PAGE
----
Flagship on Quantum Technologies through Quantum Internet Alliance
   project.

   The authors would further like to acknowledge Carlo Delle Donne,
   Matthew Skrzypczyk, and Axel Dahlberg for useful discussions on this
   topic prior to the submission of this memo.

11.  Informative References

   [1]        Bennett, C. and G. Brassard, "Quantum cryptography: Public
              key distribution and coin tossing", Theoretical Computer
              Science 560, 7-11, 2014,
              <http://www.sciepub.com/reference/53249>.

   [2]        Crepeau, C., Gottesman, D., and A. Smith, "Secure multi-
              party quantum computation. Proceedings of Symposium on
              Theory of Computing", Proceedings of Symposium on Theory
              of Computing , 2002,
              <https://arxiv.org/abs/quant-ph/0206138>.




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   [3]        Giovanetti, V., Lloyd, S., and L. Maccone, "Quantum-
              enhanced measurements: beating the standard quantum
              limit", Science 306(5700), 1330-1336, 2004,
              <https://arxiv.org/abs/quant-ph/0412078>.

   [4]        Castelvecchi, D., "The Quantum Internet has arrived (and
              it hasn't)", Nature 554, 289-292, 2018,
              <https://www.nature.com/articles/d41586-018-01835-3>.

   [5]        Wehner, S., Elkouss, D., and R. Hanson, "Quantum internet:
              A vision for the road ahead", Science 362, 6412, 2018,
              <http://science.sciencemag.org/content/362/6412/
              eaam9288.full>.

   [6]        Aspect, A., Grangier, P., and G. Roger, "Experimental
              Tests of Realistic Local Theories via Bell's Theorem",
              Phys. Rev. Lett. 47 (7): 460-463, 1981,
              <https://journals.aps.org/prl/abstract/10.1103/
              PhysRevLett.47.460>.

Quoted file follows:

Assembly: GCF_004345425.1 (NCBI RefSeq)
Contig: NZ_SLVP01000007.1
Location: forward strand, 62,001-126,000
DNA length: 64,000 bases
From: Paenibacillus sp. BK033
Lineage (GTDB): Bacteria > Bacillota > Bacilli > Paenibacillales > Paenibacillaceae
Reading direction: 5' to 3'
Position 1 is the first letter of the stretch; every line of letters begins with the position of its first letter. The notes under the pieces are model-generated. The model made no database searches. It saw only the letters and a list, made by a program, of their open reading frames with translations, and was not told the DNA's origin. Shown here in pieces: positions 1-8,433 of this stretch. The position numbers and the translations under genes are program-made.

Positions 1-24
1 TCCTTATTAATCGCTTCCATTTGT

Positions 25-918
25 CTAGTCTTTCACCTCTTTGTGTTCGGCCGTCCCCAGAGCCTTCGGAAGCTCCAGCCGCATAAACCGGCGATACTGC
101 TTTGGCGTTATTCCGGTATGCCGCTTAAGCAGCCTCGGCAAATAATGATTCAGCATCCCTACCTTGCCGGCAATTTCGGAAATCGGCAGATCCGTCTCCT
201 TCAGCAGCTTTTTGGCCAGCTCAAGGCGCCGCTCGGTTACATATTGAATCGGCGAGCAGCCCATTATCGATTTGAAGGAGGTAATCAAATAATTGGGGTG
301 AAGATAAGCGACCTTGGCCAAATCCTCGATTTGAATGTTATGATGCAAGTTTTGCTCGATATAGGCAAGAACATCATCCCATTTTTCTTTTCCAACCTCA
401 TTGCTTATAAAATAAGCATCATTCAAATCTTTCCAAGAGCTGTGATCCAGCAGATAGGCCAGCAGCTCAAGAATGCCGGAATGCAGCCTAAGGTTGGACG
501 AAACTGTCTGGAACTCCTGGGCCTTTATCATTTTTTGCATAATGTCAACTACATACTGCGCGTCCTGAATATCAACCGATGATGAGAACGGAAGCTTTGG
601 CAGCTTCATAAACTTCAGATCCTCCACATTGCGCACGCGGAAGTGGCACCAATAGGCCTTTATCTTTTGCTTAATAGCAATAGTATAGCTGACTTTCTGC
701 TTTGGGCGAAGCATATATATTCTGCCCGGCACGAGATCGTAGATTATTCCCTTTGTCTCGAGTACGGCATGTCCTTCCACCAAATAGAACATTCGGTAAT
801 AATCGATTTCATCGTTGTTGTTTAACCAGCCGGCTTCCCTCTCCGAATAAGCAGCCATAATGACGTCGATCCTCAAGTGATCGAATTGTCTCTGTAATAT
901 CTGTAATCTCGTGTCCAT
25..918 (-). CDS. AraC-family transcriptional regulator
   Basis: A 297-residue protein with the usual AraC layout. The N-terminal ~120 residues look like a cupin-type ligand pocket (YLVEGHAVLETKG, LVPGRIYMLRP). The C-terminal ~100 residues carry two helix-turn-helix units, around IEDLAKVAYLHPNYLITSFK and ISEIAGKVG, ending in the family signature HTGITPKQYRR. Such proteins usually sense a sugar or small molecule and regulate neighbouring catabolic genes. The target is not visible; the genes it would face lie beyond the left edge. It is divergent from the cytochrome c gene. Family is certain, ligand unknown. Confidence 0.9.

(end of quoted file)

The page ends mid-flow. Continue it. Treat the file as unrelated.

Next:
[7]        Muralidharan, S., Kim, J., Lutkenhaus, N., Lukin, M., and
              L. Jiang, "Ultrafast and Fault-Tolerant Quantum
              Communication across Long Distances", Phys. Rev. Lett. 112
              (25-27), 250501, 2014, <https://arxiv.org/abs/1310.5291>.

   [8]        Van Meter, R. and J. Touch, "Designing quantum repeater
              networks", IEEE Communications Magazine 51, 64-71, 2013,
              <https://ieeexplore.ieee.org/document/6576340>.

   [9]        Dahlberg, A., Skrzypczyk, M., Coopmans, T., Wubben, L.,
              Rozpedek, F., Pompili, M., Stolk, A., Pawelczak, P.,
              Knegjens, R., de Oliveira Filho, J., Hanson, R., and S.
              Wehner, "A Link Layer Protocol for Quantum Networks",
              arXiv 1903.09778, 2019,
              <https://arxiv.org/abs/1903.09778>.

   [10]       Nielsen, M. and I. Chuang, "Quantum Computation and
              Quantum Information", Cambridge University Press , 2011.

   [11]       Bennett, C., DiVincenzo, D., Smolin, J., and W. Wootters,
              "Mixed State Entanglement and Quantum Error Correction",
              Phys. Rev. A Vol. 54, Iss. 5, 1996,
              <https://arxiv.org/abs/quant-ph/9604024>.

   [12]       Briegel, H., Dur, W., Cirac, J., and P. Zoller, "Quantum
              Repeaters: The Role of Imperfect Local Operations in
              Quantum Communication", Phys. Rev. Lett. Vol. 81, Num. 26,
              1998, <https://arxiv.org/abs/quant-ph/9803056>.



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   [13]       Cacciapuoti, A., Caleffi, M., Van Meter, R., and L. Hanzo,
              "When Entanglement meets Classical Communications: Quantum
              Teleportation for the Quantum Internet",   , 2019,
              <https://arxiv.org/abs/1907.06197>.

Authors' Addresses

   Wojciech Kozlowski
   QuTech
   Building 22
   Lorentzweg 1
   Delft  2628 CJ
   Netherlands

   Email: w.kozlowski@tudelft.nl


   Stephanie Wehner
   QuTech
   Building 22
   Lorentzweg 1
   Delft  2628 CJ
   Netherlands

   Email: s.d.c.wehner@tudelft.nl


   Rodney Van Meter
   Keio University
   5322 Endo
   Fujisawa, Kanagawa  252-0882
   Japan

   Email: rdv@sfc.wide.ad.jp


   Bruno Rijsman
   Individual

   Email: brunorijsman@gmail.com











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   Angela Sara Cacciapuoti
   University of Naples Federico II
   Department of Electrical Engineering and Information Technologies
   Claudio 21
   Naples  80125
   Italy

   Email: angelasara.cacciapuoti@unina.it


   Marcello Caleffi
   University of Naples Federico II
   Department of Electrical Engineering and Information Technologies
   Claudio 21
   Naples  80125
   Italy

   Email: marcello.caleffi@unina.it